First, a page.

Marschewski ordered the temple to hold the election to resolve a lawsuit over who should control the temple. A group of temple members filed the suit in 2005, alleging that another faction within the temple had seized control in violation of the temple's 1989 bylaws.
A cross complaint by then-Abbot Phra Sagob Parisanto and 11 others alleged it was the plaintiffs who violated the bylaws and that the 1989 bylaws were not valid.
Marschewski ruled that the 1989 bylaws were valid, and he ordered the temple to elect a new board of directors. He appointed Fort Smith lawyer and former Justice Brad Jesson to oversee the election, and Sebastian County election officials agreed to let the temple rent county-owned voting machines for the election.
After the two sides in the case disagreed over who should be considered a temple member and therefore eligible to vote, Marschewski ordered both sides to submit a list of names and ruled that the people on both lists would be eligible.
The election resulted in the plaintiffs' candidates obtaining all seven positions on the board. Shortly after the election, the new board fired the abbot and nine monks and ejected 41 members.
Marschewski later denied a motion by the defendants to vacate the election results. The defendants appealed that ruling to the state Supreme Court, arguing that under the temple's bylaws, anyone who had attended and worshipped at the temple should have been considered a member, yet hundreds of people who met that definition were excluded from the list of eligible voters.
The defendants also argued that the question of who could vote was a religious question, not a secular one, so Marschewski erred in ruling on the matter.
In its opinion upholding the election results, the Supreme Court said courts can decide legal issues involving the ownership and control of church property, provided the decisions are based on legal, not religious, principals.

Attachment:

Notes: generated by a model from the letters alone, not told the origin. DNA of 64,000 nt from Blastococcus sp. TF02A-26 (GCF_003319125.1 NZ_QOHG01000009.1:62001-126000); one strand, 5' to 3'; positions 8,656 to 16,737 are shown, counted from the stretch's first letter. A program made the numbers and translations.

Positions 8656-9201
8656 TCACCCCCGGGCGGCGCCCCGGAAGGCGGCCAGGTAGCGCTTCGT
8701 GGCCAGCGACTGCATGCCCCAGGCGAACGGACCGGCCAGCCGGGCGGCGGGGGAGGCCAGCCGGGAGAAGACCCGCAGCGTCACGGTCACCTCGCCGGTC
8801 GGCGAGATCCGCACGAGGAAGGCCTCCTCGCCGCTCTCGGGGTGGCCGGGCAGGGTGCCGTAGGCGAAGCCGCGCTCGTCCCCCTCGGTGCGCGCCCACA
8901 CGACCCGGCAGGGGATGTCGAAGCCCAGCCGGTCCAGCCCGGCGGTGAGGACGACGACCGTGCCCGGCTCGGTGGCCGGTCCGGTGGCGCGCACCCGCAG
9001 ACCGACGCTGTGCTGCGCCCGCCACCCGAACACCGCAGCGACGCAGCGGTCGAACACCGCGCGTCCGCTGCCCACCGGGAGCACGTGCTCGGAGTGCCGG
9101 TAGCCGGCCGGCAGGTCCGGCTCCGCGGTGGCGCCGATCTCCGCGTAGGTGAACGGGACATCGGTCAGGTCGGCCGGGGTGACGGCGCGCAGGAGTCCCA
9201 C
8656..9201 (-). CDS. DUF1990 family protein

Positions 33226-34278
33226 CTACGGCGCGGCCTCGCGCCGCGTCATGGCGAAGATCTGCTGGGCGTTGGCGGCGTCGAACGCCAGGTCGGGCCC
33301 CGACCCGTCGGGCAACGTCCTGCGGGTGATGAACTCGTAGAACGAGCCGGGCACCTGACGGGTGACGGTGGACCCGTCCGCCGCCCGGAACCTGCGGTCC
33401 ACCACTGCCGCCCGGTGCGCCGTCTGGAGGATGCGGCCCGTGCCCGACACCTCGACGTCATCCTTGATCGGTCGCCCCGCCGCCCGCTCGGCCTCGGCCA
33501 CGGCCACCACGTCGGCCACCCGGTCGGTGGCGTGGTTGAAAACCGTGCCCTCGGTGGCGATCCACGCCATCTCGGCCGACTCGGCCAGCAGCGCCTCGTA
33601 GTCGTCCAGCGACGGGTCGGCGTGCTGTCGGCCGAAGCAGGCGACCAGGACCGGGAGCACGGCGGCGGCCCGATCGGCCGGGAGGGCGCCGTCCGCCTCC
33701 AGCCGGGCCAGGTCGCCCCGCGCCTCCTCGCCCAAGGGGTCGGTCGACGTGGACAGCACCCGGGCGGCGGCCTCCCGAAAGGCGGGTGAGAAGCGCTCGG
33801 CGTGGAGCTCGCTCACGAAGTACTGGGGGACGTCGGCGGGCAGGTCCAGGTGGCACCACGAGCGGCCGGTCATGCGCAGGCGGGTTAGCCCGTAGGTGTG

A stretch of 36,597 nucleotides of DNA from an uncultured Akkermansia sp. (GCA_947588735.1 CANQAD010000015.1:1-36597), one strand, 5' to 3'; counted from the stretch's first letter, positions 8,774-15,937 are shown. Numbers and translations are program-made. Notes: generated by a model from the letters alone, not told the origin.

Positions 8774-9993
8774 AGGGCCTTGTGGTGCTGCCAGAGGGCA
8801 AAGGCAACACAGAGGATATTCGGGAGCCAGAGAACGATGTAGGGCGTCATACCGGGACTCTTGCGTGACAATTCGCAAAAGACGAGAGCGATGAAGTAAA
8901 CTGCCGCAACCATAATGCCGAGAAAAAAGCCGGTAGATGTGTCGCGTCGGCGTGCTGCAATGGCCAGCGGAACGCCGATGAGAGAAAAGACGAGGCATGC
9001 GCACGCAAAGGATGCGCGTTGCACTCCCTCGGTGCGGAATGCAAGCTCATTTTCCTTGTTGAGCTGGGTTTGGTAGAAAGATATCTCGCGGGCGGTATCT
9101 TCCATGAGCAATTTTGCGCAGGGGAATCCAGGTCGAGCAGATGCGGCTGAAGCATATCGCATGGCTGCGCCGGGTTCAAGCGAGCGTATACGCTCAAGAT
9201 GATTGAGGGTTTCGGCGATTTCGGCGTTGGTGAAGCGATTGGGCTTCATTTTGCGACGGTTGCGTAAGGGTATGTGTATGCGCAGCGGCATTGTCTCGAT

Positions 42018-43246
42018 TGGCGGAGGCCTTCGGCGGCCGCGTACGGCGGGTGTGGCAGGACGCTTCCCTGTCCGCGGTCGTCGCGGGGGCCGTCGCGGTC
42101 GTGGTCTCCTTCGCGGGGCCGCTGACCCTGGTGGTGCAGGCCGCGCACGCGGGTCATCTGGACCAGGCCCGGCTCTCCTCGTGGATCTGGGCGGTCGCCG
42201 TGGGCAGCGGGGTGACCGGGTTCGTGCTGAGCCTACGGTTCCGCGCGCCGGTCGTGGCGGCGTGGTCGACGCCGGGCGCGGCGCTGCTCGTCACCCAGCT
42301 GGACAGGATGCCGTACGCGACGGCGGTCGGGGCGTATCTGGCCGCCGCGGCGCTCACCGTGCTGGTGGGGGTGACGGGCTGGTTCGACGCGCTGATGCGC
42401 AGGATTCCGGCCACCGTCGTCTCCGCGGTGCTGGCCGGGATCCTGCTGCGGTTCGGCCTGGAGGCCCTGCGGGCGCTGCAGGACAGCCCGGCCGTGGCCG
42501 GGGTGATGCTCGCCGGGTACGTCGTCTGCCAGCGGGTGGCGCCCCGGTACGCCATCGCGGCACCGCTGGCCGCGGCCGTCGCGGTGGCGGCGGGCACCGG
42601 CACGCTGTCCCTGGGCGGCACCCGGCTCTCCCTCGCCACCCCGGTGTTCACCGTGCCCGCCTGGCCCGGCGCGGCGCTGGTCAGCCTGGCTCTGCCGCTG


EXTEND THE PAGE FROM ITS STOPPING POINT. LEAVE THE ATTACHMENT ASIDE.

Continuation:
"It is apparent to this court that in determining that an election was required under the 1989 bylaws and in supervising that election when the temple members proved incapable of conducting it on their own, the circuit court and its special master did not delve into matters that were essentially religious in nature, but rather applied neutral principals of law concerning election procedures," Justice Robert Brown wrote in the Supreme Court's unanimous opinion.
The court also noted that people who were not on the list of eligible voters were allowed to cast provisional ballots. Even if those provisional ballots were included in the election results, the same seven people would win, so Marschewski's ruling was not prejudicial to the faction that lost the election, the court ruled.
The defendants further argued in their appeal that the temple was affiliated with the Dhammayut denomination of Buddhism, and the directors chosen in the 2006 election did not have authority to fire the Dhammayut abbot and monks and install an abbot or monks not affiliated with that denomination.
The Supreme Court disagreed.
"The 1989 bylaws make no mention of an intention of the temple to be Dhammayut, but they do express an intention to provide a place of worship for all Buddhists, regardless of race or national origin," Brown wrote.